Couture With a Conscience
The House of Sweden hosted a joint event sponsored by Nudie Jeans and Amnesty International that promoted sustainability, corporate social responsibility, and human rights.
On Friday evening the House of Sweden played host to more than 300 guests for "Recycle Denim Maniacs," a fashion show featuring eco-friendly designs made with a reduced carbon footprint. The event was a collaboration between Sweden’s Nudie Jeans (a company committed to the organic manufacture of clothing) and human rights organization Amnesty International. The efforts culminated in a runway show, which capped off Thursday's seminar featuring some of Sweden’s ambassadors of fashion, sustainability, and corporate social responsibility.
“This event focuses on young Swedish artists and approaches fashion holistically, from the cultural, trade, and humane aspects of clothing,” said Mats Widbom, the Embassy of Sweden's cultural counselor.
A pre-event reception on the House of Sweden's roof deck gave attendees a chance to mingle and view illustrated tapestries inspired by the 30 articles comprising the Human Rights Act of 1948. Overlooking the Potomac River and the Kennedy Center, the waterfront terrace served as a serene backdrop. Guests noshed on wursts and sipped cocktails provided by Well Dunn Catering.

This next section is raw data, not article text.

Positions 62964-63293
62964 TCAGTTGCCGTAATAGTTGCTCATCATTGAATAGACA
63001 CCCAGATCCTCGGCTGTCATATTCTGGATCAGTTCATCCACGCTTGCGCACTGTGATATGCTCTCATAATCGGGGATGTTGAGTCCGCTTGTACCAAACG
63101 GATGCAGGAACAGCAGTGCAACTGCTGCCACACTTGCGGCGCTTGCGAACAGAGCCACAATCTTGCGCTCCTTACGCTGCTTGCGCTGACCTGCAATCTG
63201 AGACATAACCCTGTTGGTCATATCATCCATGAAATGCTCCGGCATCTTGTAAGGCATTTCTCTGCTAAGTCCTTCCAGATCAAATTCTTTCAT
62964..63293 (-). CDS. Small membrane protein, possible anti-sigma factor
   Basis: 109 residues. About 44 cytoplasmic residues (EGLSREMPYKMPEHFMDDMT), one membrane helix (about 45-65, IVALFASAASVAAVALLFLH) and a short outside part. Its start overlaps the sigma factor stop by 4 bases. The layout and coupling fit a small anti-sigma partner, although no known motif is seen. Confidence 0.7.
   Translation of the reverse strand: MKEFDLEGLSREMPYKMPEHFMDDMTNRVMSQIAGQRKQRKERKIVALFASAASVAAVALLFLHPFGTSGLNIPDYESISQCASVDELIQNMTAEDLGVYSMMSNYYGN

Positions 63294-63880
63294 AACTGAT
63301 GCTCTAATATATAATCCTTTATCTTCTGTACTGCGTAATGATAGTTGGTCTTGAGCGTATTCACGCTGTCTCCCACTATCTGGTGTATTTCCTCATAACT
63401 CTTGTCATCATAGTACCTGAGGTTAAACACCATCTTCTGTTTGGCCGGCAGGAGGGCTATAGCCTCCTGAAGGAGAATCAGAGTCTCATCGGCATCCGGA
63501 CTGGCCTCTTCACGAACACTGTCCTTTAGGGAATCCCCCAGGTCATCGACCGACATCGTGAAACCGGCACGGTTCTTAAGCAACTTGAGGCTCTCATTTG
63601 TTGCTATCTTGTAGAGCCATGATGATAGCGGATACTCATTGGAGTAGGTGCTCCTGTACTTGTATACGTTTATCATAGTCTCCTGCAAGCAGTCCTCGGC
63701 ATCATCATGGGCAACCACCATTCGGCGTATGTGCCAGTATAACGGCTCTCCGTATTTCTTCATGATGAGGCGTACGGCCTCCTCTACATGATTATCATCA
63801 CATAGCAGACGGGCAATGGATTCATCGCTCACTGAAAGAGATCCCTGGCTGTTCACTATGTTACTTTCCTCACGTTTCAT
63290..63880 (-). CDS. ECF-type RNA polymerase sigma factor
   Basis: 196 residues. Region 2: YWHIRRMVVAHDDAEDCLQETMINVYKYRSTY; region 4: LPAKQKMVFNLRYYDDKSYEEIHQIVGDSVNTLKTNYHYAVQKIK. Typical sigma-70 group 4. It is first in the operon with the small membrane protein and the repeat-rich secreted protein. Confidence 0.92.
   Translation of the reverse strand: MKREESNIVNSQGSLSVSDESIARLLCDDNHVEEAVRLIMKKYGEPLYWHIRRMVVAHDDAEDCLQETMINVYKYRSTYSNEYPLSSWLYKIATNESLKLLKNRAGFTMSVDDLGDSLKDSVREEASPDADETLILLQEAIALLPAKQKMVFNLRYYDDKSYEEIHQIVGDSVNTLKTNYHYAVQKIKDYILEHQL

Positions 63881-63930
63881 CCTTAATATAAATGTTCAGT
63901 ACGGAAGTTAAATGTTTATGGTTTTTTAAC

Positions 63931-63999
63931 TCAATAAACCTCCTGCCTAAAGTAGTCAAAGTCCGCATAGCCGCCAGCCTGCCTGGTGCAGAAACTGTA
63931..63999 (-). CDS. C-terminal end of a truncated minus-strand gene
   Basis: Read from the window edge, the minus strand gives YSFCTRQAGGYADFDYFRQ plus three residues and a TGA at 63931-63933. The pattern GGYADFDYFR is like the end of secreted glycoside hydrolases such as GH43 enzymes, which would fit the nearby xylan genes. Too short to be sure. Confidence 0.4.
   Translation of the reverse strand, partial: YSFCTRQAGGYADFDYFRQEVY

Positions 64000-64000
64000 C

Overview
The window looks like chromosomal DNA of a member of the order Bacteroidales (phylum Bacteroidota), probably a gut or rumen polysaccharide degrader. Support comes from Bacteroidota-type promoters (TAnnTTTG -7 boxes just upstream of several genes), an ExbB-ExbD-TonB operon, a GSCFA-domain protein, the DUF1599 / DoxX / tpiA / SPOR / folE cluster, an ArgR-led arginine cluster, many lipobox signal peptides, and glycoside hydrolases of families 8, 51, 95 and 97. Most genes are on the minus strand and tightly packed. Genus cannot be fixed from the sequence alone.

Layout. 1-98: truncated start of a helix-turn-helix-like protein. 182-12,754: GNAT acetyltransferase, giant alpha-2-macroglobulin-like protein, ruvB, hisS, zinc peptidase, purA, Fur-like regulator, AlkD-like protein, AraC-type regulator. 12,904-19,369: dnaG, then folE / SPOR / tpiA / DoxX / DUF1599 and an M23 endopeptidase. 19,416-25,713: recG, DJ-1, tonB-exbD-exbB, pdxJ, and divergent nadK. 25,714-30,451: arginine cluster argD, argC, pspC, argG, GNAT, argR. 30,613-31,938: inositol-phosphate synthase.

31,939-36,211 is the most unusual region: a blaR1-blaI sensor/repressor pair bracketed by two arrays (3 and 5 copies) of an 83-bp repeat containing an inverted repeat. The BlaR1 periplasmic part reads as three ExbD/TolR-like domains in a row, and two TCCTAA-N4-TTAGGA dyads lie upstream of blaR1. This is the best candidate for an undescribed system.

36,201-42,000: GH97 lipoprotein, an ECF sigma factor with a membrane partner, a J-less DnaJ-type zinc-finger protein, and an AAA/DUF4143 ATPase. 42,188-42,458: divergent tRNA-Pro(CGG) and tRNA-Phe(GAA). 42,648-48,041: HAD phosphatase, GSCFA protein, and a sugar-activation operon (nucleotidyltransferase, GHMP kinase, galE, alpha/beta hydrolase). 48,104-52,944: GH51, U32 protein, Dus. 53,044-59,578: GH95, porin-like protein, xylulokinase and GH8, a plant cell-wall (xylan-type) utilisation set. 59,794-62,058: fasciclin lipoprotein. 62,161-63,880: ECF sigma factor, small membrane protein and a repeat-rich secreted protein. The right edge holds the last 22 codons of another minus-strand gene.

The House of Sweden recently opened an art exhibition titled "Voices in a Changing World," featuring up-and-coming Swedish sculptors. On Friday afternoon, those installations were carted away to make room for a dance floor, a bar, and the runway. Swedish band Division of Laura Lee ripped into post-punk guitar licks, while DJ Hej Hej spun the turntables, providing the models a thumping tempo for the catwalk. During the show, slides of fabric production and the fair treatment of factory workers under the Nudie Jeans brand lit up the embassy’s blond birch walls.
Embassy marketing manager Linda Tocchini-Valentini worked in association with Anthony Hesselius of Linda Roth Associates to orchestrate the event’s publicity, including the eco-friendly emailed invitations. Guests got swag bags filled to the brim with message-driven materials, including a commemorative book of photos and illustrations that correspond with each human rights article. T-shirts featuring graphic designs from the book also helped spread the word.
“We wanted to be at the forefront of the green movement and also contribute to human rights,” said Michael Irving, Nudie Jeans’ United States representative. “We also know that in difficult economic times like these, people are more discerning about where their dollar goes. They want to spend it on something that gives back to the world.”
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